Tax payer receipt

Love this idea.  Americans are so amazingly clueless about where their taxes go.  Via Ezra Klein, Third Way has an idea for a “taxpayer receipt”:


And here’s a bit of the spot-on commentary that goes with it:

For many Americans, the amount they pay in taxes is larger than any purchase they make during the year, but studies show they know almost nothing about where that money goes to.

This contributes to ridiculous beliefs, like the view that 20% of government spending goes to foreign aid, for example. An electorate unschooled in basic budget facts is a major obstacle to controlling the nation’s deficit, not to mention addressing a host of economic and social problems. We suggest that everyone who files a tax return receive a “taxpayer receipt.” This receipt would tell them to the penny what their taxes paid for based on the amount they paid in federal income taxes and FICA.

I’m sure this would not make a huge difference, but anything that would help to combat the phenomenally mis-informed beliefs of Americans– especially where federal dollars go– would have to be a good thing.  I do wonder what inane arguments Republicans would come with to oppose this.

Tax rate illiteracy

Jon Chait points out this recent NYT article that just doesn’t seem to get the concept of marginal tax rates.  Lots of people don’t actually get this– but people writing about financial issues for the NYT most definitely should.  Especially, because I suspect that a fair amount of opposition to tax increases comes from misunderstandings of how marginal rates work.  Chait:

The article delves into the question of just who counts as rich. I think it’s a silly question. Rich is a relative question. It doesn’t mean you can buy everything you want. If you’re in the top 2% of the income distribution, then you are, relative to 98% of the population, rich. You are more able to bear the cost of higher taxes.

But put that aside. The main problem with the article is that it presupposes that individuals making $200,000, or couples earning $250,000, will pay higher taxes. They won’t. The tax hike only applies to income over that threshold. When you go from $250,000 to $250,001, you only pay a higher tax rate on that one extra dollar. Your taxes will go up by a few cents. If you earn $300,000, you will pay a slightly higher tax rate on the last $50,000 of your income — less than a couple thousand dollars.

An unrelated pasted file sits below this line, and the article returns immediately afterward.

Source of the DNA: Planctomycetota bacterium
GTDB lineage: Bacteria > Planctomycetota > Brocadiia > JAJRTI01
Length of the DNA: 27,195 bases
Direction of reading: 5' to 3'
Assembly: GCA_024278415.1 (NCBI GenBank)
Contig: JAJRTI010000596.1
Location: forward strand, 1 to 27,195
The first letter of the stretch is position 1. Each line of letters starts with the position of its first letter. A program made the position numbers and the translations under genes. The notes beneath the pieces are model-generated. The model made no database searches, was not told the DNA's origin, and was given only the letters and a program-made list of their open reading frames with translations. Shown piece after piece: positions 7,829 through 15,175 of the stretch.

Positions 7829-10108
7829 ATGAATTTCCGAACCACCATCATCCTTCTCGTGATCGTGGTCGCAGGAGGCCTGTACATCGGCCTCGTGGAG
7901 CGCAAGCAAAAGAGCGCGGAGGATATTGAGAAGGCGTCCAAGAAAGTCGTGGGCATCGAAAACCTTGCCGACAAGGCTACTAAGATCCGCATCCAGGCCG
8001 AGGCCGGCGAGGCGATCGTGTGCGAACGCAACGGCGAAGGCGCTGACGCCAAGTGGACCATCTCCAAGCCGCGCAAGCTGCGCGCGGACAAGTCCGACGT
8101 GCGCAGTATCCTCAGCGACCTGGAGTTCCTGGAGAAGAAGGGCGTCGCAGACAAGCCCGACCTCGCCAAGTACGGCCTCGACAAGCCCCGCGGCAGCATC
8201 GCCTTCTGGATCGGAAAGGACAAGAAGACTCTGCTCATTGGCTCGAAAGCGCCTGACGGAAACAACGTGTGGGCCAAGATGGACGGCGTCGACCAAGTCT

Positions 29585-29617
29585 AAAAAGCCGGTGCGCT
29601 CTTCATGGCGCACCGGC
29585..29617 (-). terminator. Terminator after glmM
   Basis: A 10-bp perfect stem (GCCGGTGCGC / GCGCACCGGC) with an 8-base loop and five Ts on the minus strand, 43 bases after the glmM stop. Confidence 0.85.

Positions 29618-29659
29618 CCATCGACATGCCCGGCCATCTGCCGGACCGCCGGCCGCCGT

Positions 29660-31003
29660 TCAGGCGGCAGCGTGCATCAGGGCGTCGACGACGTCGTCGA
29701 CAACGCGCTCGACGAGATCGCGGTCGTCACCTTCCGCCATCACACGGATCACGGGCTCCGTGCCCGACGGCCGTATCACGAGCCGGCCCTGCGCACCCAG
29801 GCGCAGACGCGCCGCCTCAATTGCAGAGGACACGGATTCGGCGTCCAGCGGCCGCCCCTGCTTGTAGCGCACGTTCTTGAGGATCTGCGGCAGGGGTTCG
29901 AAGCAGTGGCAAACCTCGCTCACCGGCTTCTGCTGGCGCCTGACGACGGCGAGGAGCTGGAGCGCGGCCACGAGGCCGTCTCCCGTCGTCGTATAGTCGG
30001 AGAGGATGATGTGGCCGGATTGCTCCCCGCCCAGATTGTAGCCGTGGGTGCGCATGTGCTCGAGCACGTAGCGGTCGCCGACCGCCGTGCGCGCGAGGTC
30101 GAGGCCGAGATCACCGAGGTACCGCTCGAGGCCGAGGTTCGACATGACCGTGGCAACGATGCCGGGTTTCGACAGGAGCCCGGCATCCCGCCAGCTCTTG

Even people making half a million dollars a year won’t be “taxed at rates similar to those who make $5 million,” because only half their income will be taxes at the top rate.

It seems like the wntire tax debate has been conducted under a could of basic ignorance about how tax rates work.

Hmmm.  I think a lot of debates in this country are sadly conducted in “basic ignorance.”   Take for example, this Op-Ed in our NCSU campus newspaper which is stunningly ignorant and shamefully poorly written (and yes, by the same person writing a whole column on me, the liberal indoctrinator).  Literally nobody is suggesting that the government tell churches who they can and cannot marry, but that is the basic premise of this column on gay marriage.   And, I’m sure I spent at least several minutes covering these basic facts in the American Government class the writer took.  Ignorance—arghhhh!

The “must read” on the Tea Party

Sometimes Matt Taibbi really overdoes it on things, but this Rolling Stone article on the Tea Party is Taibbi at his bet.  Most (though definitely not all) of his analysis strike me as pretty accurate, but more than anything, this will probably be the most entertaining thing you read on the Tea Party.  Here’s some good stuff: